Sexual Harassment – it doesn’t have to be this way…

I want to take a second from my usual food-related ramblings to talk about something more serious: harassment on the streets of Paris.

The wave of women posting #MeToo statuses has meant that journalists are getting the green light to publish articles which state the bleeding obvious.

The Local, for example, recently published a piece detailing the experiences of women in Paris. It’s a sad state of affairs that the only woman they could find who hadn’t experienced any kind of harassment was a 19 year old student who only moved to Paris “a few weeks ago.”

My experience is much the same. On a daily basis, I was made to feel uncomfortable, being subjected to looks, calls, whistles… all of which were supposed to be taken as compliments.

I tried to change my habits. I would wear jeans rather than a skirt. That didn’t stop the harassment.

I chose to Vélib rather than take the métro. That didn’t always work because on several occasions, a car would follow/keep pace with my bike just to check out my ass or proposition me. On another occasion, the man also took a Vélib bike himself and chased me down the street to my house.

I took a taxi a short distance to go home late at night… and that got me nothing but a black eye when the driver assaulted me.

I got cat-called and mocked by the vigileat Monoprix. They are supposed to be the ones who help and keep you safe and yet they failed desperately. Their head office subsequently received a strongly-worded letter.

Women should not be told: “you live in a big city, you should expect this.” 

Let’s hope that the next generation of boys will grow up knowing that this behaviour is unacceptable and the next generation of girls will no longer be afraid of speaking out.

In the meantime, we’re in this transitional period in which we know it’s wrong, we’ve had enough but we need to speak up and take back control of our streets.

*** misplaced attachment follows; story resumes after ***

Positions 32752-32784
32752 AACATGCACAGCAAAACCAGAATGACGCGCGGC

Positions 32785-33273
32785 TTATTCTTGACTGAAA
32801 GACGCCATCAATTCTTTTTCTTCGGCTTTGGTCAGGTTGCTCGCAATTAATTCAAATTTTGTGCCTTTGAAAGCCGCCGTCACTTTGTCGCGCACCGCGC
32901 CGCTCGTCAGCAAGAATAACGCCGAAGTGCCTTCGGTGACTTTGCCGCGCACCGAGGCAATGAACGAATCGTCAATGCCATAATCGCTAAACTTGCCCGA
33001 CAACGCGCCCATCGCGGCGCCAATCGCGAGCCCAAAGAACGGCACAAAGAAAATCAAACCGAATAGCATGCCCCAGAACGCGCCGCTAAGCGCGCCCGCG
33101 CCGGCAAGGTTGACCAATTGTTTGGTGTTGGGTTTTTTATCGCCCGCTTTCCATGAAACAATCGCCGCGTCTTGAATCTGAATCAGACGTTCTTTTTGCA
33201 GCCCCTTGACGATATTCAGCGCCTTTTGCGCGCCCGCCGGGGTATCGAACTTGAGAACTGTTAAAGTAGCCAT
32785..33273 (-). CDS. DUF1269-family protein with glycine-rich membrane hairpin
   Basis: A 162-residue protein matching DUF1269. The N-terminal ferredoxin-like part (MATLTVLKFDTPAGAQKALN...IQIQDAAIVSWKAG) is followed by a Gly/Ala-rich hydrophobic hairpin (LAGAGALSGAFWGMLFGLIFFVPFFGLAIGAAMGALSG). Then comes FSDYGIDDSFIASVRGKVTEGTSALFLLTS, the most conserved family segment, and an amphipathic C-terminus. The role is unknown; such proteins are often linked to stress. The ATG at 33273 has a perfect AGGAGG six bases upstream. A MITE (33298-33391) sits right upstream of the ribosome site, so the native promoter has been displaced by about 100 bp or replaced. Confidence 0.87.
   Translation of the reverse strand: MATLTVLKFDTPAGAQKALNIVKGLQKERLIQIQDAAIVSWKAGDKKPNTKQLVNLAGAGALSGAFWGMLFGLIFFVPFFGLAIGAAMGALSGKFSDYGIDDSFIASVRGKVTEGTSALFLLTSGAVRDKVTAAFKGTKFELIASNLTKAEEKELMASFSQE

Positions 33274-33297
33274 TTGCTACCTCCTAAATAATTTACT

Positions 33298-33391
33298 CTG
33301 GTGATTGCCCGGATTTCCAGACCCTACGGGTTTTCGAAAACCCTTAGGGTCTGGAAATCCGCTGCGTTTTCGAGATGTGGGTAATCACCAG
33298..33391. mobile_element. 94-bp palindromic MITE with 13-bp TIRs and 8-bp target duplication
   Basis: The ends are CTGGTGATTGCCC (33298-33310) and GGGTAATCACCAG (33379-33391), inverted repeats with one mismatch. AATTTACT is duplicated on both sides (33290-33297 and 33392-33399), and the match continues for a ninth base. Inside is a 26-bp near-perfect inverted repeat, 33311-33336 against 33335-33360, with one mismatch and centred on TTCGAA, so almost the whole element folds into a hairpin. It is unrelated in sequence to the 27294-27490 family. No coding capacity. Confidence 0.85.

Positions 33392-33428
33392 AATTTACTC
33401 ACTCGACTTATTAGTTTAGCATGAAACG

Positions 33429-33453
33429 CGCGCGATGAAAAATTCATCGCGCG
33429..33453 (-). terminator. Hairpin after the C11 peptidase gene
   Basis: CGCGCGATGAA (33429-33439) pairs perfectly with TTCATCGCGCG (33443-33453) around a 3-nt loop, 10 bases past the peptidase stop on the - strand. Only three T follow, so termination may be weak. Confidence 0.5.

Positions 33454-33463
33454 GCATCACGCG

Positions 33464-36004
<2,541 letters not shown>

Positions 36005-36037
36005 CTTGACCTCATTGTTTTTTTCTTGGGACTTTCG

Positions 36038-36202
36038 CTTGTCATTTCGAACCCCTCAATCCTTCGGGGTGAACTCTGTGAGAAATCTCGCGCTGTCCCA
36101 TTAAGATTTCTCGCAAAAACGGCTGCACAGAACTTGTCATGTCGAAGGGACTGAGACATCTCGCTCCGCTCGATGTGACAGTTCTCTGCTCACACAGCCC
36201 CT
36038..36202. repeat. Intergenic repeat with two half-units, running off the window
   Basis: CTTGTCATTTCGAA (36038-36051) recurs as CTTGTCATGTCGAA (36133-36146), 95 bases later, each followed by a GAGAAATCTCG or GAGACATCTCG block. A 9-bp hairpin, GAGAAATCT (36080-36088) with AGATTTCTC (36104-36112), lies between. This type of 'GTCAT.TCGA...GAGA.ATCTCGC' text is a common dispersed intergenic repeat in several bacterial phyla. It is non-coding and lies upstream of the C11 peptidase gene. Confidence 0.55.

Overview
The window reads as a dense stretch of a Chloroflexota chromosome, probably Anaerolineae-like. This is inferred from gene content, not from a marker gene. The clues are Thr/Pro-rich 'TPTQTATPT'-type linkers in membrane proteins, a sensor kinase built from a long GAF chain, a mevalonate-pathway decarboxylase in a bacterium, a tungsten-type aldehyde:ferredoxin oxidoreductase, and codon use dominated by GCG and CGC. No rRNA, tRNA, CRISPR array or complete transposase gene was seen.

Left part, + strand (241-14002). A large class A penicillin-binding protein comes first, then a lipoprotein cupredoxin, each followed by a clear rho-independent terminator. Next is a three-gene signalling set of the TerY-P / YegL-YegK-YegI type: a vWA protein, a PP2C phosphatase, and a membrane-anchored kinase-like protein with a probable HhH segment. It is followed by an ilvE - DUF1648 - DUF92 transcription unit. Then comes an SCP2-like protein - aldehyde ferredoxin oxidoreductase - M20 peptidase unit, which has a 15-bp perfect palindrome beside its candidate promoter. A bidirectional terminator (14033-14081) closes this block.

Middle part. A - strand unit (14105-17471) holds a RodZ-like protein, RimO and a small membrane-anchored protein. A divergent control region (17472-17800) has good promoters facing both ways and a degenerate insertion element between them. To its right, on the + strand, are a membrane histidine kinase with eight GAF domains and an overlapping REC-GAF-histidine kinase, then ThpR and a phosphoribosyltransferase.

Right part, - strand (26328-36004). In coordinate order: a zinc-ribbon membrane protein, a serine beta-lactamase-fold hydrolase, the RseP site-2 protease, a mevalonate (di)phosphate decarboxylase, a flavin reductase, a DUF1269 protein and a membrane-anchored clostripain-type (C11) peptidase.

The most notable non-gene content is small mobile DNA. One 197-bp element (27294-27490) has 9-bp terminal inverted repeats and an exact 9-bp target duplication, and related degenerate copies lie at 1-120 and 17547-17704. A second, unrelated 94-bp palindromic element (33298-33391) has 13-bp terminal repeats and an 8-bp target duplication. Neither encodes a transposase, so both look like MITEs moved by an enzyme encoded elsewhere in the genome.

That’s the key word: control. What’s most hurtful and traumatic in these harassment situations is your sudden lack of control. That someone else has the upper hand, that you are being objectified.

False. False. False! Legally, you CANNOT do this.

Number 1: please, take a self-defense class. I cannot recommend highly enough Ladies System Defense in Paris but there must be others too.

If you are physically attacked – like the British woman in the supermarket in the Local article – kick the fucking man in the balls. Men have never been particularly good at listening… but they do remember acute pain. Put your two hands on his left shoulder and drive your right knee up where it hurts. (The same movement can also be used on women too… if need be.) Incidentally, this technique worked wonderfully on that aforementioned taxi driver (read my piece on Medium below.)

That said, if the initial attack is verbal, you must remain verbal. If the attack is physical, you can get physical as long as your reaction is APPROPRIATE, TIMELY and ALLOWS YOU TO GET AWAY.

If you slap someone for having said something, according to French law, you are in the wrong. Please, please read this (written by the same French police officers who take time off work to teach self-defence) to know your rights.

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Number 2: Speak out or step in when you see it happening to another person. Always consider your personal safety but if you can intervene or take a photo – or better still, a video – it may well become the most valuable piece of evidence to take to the police and result in a conviction.

The points at the end of this Guardian article are worth remembering.

Number 3: If you have evidence, or you’re worried for your safety, go to the police station. I will most likely write something about the inner workings of the French justice system, of the differences between a main courante and a plainte but that’s for later.

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Finally, I want to end on a positive note.

I moved to Italy – a country with a reputation for dark-haired Lotharios calling out ciao bellissimaaaa – but I’ve been here for over a year now and I have had just two such experiences:

I’m sitting outside a café, writing the address on an envelope that I’m about to send. Suddenly, breaking my concentration, a car pulls up, with the window down and the man calls out: “hey girl, come stai?” … I give him a filthy look… He continues “how’s Alessandro?” Oh shit, I realise: this is Alessandro’s cousin, a guy I’d met once before and he’s just being friendly.

Secondly, walking along the pavement with my dog… and a guy on a bike cycles past and calls out, “ciao bello” to which I realise (because he’s used the masculine) that he is actually addressing my dog!! Yes, my dog got cat-called! He gives me a courteous nod and says “buona giornata / have a good day” before cycling on.